Figure 1-34B.—Crystal microphones.
A crystal microphone has a high impedance and does not require an external voltage source. It can be connected directly into the input circuit of a high-gain amplifier. However, because its output is low, several stages of high-gain amplification are required. Crystal microphones are delicate and must be handled with care. Exposure to temperatures above 52 degrees Celsius (125 degrees Fahrenheit) may permanently damage the crystal unit. Crystals are also soluble in water and other liquids and must be protected from moisture and excessive humidity.
DYNAMIC MICROPHONE.—A cross section of the DYNAMIC or MOVING-COIL MICROPHONE is shown in figure 1-35. A coil of fine wire is mounted on the back of the diaphragm and located in the magnetic field of a permanent magnet. When sound waves strike the diaphragm, the coil moves back and forth cutting the magnetic lines of force. This induces a voltage into the coil that is an electrical reproduction of the sound waves.
Figure 1-35.—Dynamic microphone.
The sensitivity of the dynamic microphone is almost as high as that of the carbon type. It is lightweight and requires no external voltage. The dynamic microphone is rugged and can withstand the effects of vibration, temperature, and moisture. This microphone has a uniform response over a frequency range that extends from 40 to 15,000 hertz. The impedance is very low (generally 50 ohms or less). A transformer is required to match its impedance to that of the input of an af amplifier.
MAGNETIC MICROPHONE.—The MAGNETIC or MOVING-ARMATURE MICROPHONE (figure 1-36) consists of a coil wound on an armature that is mechanically connected to the diaphragm with a driver rod. The coil is located between the pole pieces of the permanent magnet. Any vibration of the diaphragm vibrates the armature at the same rate. This varies the magnetic flux in the armature and through the coil.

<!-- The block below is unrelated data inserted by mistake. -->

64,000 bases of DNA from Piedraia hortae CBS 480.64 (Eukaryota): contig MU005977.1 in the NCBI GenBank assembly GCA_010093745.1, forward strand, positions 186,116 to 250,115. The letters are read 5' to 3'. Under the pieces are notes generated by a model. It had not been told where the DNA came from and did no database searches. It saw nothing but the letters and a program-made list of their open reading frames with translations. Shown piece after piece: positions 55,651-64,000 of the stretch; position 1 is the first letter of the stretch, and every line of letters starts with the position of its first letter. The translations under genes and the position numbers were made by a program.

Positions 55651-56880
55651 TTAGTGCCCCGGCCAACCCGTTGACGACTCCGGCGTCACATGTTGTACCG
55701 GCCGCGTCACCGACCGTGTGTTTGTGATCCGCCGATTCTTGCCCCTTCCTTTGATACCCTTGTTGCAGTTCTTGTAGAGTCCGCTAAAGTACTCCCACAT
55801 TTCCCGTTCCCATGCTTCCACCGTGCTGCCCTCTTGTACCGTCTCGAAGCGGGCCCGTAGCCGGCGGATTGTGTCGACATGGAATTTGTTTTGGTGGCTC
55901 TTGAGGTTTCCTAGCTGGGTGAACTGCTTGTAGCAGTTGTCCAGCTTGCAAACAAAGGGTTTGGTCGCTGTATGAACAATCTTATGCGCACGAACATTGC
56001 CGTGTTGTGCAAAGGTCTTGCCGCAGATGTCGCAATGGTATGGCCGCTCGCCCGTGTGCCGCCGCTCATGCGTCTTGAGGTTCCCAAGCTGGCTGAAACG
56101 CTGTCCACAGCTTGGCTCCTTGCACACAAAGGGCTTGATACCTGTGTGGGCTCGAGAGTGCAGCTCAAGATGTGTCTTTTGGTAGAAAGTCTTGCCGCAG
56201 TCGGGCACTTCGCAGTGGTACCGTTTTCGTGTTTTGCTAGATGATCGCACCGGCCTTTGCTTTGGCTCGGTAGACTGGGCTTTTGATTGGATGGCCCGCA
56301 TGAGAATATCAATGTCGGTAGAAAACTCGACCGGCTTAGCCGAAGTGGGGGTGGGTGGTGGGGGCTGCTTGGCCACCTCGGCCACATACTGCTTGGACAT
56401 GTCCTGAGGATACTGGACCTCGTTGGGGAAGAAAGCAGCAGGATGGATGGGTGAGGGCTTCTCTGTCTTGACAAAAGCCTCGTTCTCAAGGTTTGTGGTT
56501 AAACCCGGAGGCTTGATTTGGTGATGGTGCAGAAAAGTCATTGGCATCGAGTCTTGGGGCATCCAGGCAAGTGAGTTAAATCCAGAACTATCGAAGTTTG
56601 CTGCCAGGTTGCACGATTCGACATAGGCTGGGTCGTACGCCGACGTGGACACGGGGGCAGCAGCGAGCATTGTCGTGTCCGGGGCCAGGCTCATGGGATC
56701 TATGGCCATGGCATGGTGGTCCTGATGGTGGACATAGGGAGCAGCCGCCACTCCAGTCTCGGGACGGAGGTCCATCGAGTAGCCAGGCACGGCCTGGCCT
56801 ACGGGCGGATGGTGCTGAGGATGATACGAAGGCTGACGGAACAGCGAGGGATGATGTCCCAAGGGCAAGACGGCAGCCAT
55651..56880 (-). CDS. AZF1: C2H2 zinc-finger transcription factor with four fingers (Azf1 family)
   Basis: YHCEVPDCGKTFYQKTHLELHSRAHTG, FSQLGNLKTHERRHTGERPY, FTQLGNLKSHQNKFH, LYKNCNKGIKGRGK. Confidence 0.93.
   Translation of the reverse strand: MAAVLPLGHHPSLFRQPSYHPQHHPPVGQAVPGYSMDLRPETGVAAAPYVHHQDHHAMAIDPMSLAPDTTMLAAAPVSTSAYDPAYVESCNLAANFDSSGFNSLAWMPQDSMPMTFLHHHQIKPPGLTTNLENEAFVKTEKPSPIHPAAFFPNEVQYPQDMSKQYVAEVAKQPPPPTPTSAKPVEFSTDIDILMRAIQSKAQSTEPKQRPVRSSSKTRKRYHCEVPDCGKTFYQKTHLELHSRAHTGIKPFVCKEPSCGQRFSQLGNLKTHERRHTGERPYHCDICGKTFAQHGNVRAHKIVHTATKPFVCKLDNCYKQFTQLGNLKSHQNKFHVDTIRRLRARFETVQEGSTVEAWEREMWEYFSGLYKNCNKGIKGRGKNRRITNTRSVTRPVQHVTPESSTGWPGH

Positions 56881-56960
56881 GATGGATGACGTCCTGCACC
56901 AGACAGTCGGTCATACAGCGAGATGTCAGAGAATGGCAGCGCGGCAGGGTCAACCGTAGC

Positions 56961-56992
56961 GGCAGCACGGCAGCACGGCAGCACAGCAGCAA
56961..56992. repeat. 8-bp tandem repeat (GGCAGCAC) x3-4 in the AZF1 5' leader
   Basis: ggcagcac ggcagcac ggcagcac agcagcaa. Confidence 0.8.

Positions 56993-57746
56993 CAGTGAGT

Introduction to Matter, Energy, and Direct Current,
to Alternating Current and Transformers, Introduction to Circuit Protection,
Control, and Measurement
, Introduction to Electrical Conductors, Wiring Techniques,
and Schematic Reading
, Introduction to Generators and Motors
Introduction to Electronic Emission, Tubes, and Power Supplies,
Introduction to Solid-State Devices and Power Supplies
Introduction to Amplifiers, Introduction to
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Lines, and Antennas
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Introduction to Test Equipment
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The Technician's Handbook,
Master Glossary, Test Methods and Practices,
Introduction to Digital Computers,
Magnetic Recording, Introduction to Fiber Optics